by Dan Gibson
There's going to be an avalanche of information about Gabrielle Giffords this week, from the 20/20 interview tonight to tomorrow's release of Mark Kelly's memoir Gabby, but Steve Fishman's feature in the November 21st issue of New York magazine (but online now) jumps out for me personally, partially because it discusses Giffords' internal conflict over staying in politics, even before the January 8th shooting. However, what will probably be the most notable portion of the story involves the question no one seems to want to address, Giffords' political future (and by extension, Mark Kelly's):
The fact that Giffords hasn’t yet declared her intentions is itself an element of her political power. No one dares declare a candidacy or raise campaign funds while this courageous woman fights against the odds. A website, giffordsislying.com, that had backed her opponent now shows a single page, a prayer for her swift recovery.
The book changes this equation. No doubt, it will generate positive feeling toward Giffords, but it could also limit her options. “It will draw attention to her ability to run,” said one staffer.
And her recovery, impressive as it has been, is not over. “If she had to declare today, she couldn’t run,” said a longtime friend.
For some, reclaiming her old seat has become the sine qua non of her recovery, part of its definition. In the book she offers a simple, heartfelt declaration: “I will get stronger. I will return.” But there are other options if it takes longer than expected. One of the daydreams floating through the corridors of Washington these days is that Kelly will step in. “He’s really accomplished. And there’s the popularity that both of them enjoy. Plus his biography would make him compelling,” said an influential Democrat. Kelly was already speaking for her, endorsing candidates on her behalf, which led to media reports like “Mark Kelly and Gabby Giffords support …” It was a version of Bill Clinton’s buy-one-get-one-free boast about Hillary.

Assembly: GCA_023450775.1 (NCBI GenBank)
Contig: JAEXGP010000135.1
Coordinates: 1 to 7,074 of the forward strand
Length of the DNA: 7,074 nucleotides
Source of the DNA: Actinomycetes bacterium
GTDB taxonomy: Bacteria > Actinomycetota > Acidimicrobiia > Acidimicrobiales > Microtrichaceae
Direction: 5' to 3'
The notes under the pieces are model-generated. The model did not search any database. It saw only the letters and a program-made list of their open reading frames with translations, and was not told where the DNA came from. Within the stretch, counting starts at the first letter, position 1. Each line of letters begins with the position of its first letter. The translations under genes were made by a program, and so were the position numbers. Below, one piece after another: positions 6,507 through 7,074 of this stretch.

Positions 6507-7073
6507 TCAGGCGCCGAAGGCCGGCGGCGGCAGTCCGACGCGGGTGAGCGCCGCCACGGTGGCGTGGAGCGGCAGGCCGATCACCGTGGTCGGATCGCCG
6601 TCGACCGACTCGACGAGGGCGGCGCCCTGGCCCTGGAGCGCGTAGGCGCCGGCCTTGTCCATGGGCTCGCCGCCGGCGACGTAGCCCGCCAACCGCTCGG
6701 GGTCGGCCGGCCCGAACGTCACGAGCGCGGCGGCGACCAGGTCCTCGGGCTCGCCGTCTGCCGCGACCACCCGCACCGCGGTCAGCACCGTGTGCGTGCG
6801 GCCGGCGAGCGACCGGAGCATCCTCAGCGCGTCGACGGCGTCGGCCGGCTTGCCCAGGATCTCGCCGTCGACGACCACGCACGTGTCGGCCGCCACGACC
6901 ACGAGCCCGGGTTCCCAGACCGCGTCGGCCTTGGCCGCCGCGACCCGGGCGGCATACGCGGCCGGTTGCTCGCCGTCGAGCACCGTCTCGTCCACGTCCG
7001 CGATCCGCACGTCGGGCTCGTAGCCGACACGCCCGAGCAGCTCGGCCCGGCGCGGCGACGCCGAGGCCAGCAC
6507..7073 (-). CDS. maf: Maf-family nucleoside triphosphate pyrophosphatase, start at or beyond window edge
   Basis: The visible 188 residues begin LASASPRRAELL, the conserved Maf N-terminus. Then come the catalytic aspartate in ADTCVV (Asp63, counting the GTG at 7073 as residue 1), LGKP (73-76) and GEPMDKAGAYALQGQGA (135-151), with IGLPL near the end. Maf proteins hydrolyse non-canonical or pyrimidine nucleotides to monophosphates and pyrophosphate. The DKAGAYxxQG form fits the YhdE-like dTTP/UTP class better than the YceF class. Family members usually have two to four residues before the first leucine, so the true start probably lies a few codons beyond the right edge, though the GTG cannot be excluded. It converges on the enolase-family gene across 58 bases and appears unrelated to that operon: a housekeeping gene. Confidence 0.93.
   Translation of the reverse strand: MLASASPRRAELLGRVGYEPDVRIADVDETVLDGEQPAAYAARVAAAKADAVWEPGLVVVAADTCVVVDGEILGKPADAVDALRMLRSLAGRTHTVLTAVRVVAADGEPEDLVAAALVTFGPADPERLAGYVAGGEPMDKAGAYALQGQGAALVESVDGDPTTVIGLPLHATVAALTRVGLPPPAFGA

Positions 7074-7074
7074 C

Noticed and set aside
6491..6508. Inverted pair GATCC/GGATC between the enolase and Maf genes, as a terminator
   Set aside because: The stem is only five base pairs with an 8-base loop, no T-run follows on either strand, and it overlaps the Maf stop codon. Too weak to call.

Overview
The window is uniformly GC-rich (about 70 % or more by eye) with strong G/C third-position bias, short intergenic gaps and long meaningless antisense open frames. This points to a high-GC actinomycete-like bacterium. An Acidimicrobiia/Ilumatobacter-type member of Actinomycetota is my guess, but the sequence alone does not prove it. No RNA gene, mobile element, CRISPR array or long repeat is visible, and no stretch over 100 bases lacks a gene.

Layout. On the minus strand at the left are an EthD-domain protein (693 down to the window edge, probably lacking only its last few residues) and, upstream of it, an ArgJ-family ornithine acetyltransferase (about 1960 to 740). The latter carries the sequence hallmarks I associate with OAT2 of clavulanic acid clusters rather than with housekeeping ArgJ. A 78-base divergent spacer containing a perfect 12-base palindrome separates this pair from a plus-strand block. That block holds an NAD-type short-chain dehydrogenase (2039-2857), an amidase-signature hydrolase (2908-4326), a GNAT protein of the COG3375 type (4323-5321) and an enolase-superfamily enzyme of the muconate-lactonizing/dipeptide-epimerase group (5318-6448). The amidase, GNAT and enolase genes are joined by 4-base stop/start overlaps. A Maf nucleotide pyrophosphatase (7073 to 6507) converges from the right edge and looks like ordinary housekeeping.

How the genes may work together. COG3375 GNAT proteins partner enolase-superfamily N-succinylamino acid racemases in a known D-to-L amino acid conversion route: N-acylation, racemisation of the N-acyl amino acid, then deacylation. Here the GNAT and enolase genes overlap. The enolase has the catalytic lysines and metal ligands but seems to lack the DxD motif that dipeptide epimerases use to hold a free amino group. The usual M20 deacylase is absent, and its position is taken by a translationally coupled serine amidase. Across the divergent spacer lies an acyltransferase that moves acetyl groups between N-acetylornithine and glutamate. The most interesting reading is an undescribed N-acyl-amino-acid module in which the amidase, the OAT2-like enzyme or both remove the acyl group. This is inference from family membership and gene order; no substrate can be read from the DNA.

The Democratic Establishment reached out to Kelly when Republican senator John Kyl decided not to seek reelection. Kelly rebuffed them at that point. (Now Dr. Richard Carmona, a former U.S. surgeon general and close Giffords ally, is going to run for the seat.) “She’s the politician in the family,” he said recently. “I’m the space guy. And I see no reason to change that …”—he left the door open—“… now.”